“The Grateful Flow is not the things you’re thankful for. The Grateful Flow is the process of creating these things.”
– Stutz, in Jonah Hill’s new documentary film
This photo is my favorite Christmas pic. It’s a picture of joy. Nine years ago, both Charli and Ralph are smiling, in the flow of gratefulness. I was sitting by our tree recently, looking at the white twinkle lights, noticing how the light shines through some ornaments. They sparkle. I feel the same way about students sometimes, seeing the light shine through them in moments when they dare to be themselves. I, myself, feel a dash of that Charli-on-the-sping-horse joy sitting by twinkle lights sparkling in this darkest time of the year.
Unpopular opinion, I like winter. I like the coziness, the time to watch movies, the blankets. I used to always want to be around people, but the older I get, the more I love the quiet.
In some of my movie-watching time, I just saw Jonah Hill’s new documentary, Stutz. In it, Hill’s therapist asks him to close his eyes and prompts his thinking into gratitude, “Now, say two or three, or at most four things you’re grateful for,” he said. “And the smaller the thing the better, because it forces you to concentrate Gratefulness. You want to do it nice and slow. You want to feel The Gratefulness. Good. The next thing you do is that you feel that you’re going to create another grateful thought, but you don’t–You block it. So all you feel is the force that would create a grateful thought. And as it feels stronger and stronger, you feel taken over by It.”
When he had Jonah stop before the next gratitude, it kind of blew my mind. I have felt that, but never named it, and certainly never thought about naming it as a force we can concentrate, something somehow “between the things,” on our gratitude list. What if it’s all not so much about the list of things we’re grateful for, as it is our attitude toward them, not just love or positivity, but our sense that this life, this this, might just be a gift.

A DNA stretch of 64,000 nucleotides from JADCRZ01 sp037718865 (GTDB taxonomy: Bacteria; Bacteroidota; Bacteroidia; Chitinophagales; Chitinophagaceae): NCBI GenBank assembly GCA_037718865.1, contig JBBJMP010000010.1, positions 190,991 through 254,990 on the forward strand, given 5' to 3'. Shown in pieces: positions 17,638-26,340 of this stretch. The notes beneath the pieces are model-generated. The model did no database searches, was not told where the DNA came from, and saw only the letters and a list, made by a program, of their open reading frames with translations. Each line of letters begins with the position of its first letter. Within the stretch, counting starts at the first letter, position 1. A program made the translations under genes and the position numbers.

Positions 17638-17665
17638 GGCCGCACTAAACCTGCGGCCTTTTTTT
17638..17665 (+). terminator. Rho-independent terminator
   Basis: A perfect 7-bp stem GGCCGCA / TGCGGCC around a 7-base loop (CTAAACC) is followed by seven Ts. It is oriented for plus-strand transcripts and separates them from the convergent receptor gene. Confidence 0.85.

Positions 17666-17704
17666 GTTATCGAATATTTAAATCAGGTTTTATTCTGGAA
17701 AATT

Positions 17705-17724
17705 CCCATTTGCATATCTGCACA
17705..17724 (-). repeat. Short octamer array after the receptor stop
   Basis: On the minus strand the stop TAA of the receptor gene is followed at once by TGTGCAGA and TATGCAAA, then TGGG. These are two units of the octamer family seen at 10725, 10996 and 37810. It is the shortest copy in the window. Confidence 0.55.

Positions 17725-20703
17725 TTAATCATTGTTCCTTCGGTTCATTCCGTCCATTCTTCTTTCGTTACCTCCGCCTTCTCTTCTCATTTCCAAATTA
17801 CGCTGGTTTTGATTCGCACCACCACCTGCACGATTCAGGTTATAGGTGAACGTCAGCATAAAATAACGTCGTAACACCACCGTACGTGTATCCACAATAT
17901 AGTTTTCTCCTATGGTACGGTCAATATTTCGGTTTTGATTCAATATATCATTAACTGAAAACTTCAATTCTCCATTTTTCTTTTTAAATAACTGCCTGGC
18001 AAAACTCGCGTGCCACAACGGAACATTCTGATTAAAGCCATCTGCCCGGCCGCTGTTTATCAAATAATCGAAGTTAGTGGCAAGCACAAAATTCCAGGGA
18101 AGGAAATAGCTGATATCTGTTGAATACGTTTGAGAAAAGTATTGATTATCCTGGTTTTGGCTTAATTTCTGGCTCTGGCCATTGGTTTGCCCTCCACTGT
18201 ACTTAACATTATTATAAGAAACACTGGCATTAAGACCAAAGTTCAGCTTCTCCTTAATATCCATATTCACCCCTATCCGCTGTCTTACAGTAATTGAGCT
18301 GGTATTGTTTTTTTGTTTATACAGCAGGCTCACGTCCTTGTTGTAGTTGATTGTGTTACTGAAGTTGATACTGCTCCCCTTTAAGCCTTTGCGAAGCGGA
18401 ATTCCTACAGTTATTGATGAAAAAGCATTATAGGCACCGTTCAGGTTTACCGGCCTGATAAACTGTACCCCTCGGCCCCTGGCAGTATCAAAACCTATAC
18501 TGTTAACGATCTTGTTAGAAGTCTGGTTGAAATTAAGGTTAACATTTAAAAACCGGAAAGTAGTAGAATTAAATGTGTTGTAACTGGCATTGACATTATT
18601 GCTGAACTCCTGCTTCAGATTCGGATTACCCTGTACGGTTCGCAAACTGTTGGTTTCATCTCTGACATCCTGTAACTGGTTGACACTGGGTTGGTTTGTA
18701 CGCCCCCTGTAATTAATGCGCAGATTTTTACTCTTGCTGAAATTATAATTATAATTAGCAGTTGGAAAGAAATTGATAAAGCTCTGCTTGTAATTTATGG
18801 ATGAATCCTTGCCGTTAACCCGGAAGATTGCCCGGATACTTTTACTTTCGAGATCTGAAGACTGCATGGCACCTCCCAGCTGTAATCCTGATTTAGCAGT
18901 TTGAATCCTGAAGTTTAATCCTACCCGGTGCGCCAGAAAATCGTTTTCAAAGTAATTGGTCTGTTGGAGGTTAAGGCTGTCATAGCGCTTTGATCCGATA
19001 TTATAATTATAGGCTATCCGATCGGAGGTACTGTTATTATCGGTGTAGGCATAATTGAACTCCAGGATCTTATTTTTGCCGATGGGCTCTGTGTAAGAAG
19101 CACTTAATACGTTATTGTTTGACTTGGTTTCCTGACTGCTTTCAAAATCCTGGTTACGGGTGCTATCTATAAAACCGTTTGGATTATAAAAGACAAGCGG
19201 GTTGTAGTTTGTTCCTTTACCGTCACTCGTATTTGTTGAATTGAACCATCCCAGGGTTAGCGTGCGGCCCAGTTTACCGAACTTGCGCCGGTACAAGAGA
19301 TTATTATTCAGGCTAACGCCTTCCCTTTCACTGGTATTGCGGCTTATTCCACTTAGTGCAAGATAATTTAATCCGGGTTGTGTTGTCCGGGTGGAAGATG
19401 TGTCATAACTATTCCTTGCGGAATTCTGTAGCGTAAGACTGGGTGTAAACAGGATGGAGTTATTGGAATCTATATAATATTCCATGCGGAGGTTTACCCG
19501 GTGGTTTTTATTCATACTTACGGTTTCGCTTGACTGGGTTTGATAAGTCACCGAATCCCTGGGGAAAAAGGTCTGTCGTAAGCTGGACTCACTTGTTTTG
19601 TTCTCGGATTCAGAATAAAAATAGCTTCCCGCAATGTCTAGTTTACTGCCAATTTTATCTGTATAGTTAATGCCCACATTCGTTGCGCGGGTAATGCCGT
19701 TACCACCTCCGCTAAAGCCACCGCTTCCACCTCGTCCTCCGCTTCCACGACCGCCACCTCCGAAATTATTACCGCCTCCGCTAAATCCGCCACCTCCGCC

Sometimes that’s hard for me to realize when my mind shifts into dis-liking winter. When I concentrate the coldness, or concentrate the lack of green, or get stuck in the negative ruts that I’ve been mining for so long.
Again and again, life dazzles me, sometimes even in spite of my keen ability to be a total curmudgeon.
And for that, I am thankful. Listening for gratitude does come to something. I’ve never sat down and named it, but there’s an energy to it. So cheers to that energy, and good ole moments of spring-horse joy. May we mine for them when they feel hard to find, and experience grateful flow–seeing twinkle lights and tomorrow shining through.
This and That
- Worth a listen: Trans Siberian Orchestra. This might be pure nostalgia, but my sister and I used to jam out to their electric guitar Christmas instrumentals in high school. I still love it.
- Worth a watch: Stutz. I wrote about a section of this documentary above, but it is worth watching the whole film. The friendship between these two, their banter, and their willingness to “go there,” left me with such a feeling of completeness that I sat in the quiet for a few minutes after the credits rolled.
- Worth a watch: Wednesday. This Netflix series is quirky perfection. Tim Burton’s macabre style along with Jenna Ortega’s unblinking and intense performance had us clicking on to the next episode and the next. The writing, design, and acting come together just right. Enjoyed.
- Something that’s inspiring me: Twinkle lights! I don’t know if they inspire me as much as they delight me. In the book Joyful: The surprising power of ordinary things to create extraordinary happiness Ingrid Fetell Lee shares the research behind small bursts of color bringing happiness–be they confetti, or twinkle lights. It’s not silly; it’s science. And maybe-just-maybe, a light in the dark.
May right now be a time to slow down, a time to notice, and say thanks.